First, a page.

6

I have created a particular effect and wrapped it into a self-invoking function in myEffect.js file,

(function () {
    // yada yada...
}());

Is it possible to then use the es6 way of importing to import this into my main file so that it will run as it is? Reason I'm doing this is my main js file has other misc stuff and this effect is pretty long in itself and I'm hoping to be able to split things up.

  • You need to export something to import. You can assign this function to a variable and export it. – Abhinav Jain Oct 23 '17 at 10:06
  • Is something like export default (function () { /* code code */ }()) possible ? – 3Dos Oct 23 '17 at 10:07
  • yes it's possible. This is much cleaner export default () => console.log('a'); – Abhinav Jain Oct 23 '17 at 10:08
  • 1
    for executing you can do like this also. ` const a = () => { // some code } export default a(); ` – Abhinav Jain Oct 23 '17 at 10:12
9

The effect will run when the module is evaluated, which happens when it is imported at least once in some other module.

You don't need an IIFE at all, ES6 modules already provide their own scope.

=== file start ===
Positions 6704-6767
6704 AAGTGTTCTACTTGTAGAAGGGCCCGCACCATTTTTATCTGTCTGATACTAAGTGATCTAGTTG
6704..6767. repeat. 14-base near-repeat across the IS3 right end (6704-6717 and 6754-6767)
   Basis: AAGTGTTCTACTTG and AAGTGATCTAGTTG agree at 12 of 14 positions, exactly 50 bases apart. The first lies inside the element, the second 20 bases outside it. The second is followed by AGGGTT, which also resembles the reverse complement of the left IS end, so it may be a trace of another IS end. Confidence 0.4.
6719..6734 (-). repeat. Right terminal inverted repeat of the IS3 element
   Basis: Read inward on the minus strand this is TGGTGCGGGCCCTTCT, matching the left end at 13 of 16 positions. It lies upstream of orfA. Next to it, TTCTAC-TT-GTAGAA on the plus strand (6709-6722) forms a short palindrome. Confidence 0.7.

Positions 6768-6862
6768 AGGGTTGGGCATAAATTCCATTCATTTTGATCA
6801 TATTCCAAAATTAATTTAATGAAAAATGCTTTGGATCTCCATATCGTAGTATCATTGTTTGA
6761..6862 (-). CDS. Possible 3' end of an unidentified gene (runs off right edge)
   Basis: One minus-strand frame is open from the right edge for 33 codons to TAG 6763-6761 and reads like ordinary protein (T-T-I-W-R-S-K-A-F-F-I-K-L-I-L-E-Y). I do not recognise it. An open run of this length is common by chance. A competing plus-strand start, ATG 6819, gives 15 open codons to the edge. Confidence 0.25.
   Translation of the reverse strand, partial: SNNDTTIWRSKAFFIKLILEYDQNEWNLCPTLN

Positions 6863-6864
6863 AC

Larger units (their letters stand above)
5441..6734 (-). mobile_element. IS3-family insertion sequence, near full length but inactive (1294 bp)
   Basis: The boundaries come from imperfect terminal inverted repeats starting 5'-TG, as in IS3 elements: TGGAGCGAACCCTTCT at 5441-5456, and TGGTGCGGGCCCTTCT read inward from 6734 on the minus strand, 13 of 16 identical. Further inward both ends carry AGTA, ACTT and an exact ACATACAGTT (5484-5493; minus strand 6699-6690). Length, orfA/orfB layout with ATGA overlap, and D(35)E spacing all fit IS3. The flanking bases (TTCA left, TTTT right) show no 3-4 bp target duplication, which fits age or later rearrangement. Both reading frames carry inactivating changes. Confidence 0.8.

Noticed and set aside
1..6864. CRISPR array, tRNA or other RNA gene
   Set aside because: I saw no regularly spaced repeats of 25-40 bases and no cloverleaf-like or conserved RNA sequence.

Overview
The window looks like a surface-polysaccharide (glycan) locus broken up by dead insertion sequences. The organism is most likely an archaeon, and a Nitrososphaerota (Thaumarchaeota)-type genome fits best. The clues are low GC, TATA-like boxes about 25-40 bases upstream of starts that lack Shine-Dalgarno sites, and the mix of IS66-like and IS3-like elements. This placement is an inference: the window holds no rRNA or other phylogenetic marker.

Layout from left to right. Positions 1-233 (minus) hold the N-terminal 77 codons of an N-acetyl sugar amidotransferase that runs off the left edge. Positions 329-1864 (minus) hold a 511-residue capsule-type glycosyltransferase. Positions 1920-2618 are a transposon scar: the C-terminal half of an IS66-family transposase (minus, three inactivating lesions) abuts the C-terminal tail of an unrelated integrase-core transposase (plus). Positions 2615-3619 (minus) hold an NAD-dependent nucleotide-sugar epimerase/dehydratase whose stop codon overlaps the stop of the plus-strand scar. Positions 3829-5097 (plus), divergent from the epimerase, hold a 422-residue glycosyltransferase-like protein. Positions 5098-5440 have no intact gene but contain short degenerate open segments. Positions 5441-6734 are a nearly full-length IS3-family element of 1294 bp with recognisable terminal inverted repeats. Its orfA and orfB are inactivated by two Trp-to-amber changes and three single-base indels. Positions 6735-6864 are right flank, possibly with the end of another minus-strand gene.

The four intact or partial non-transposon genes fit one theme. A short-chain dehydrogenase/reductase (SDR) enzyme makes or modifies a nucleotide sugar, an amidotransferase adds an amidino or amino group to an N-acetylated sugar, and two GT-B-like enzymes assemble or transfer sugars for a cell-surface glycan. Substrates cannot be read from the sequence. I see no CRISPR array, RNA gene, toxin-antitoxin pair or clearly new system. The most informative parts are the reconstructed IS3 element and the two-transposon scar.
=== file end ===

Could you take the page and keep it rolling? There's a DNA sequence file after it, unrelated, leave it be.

You don't need to export anything, as all your module is supposed to do is execute the side effect. It does not have a result value. (Which could be considered a design flaw, but let's not discuss that).

All you need to do is

// myEffect.js
… // yada yada

// main.js
import 'myEffect.js';
  • 1
    Oh... I didn't know you can simply import like that... Ha... All the tutorials and instructions out there are export and import, name, un-named, etc... So I can just import the js and let it run? That'll be awesome. Haha. – Kelvin Zhao Oct 23 '17 at 12:56
  • Yes, it's that simple :-) – Bergi Oct 23 '17 at 13:28
0

Yes you can import the file as such and execute the function wherever you want for example

module.exports=(function () {
    // yada yada...
}());

var effect = require('./effect.js)

now using effect you can access those in the file.

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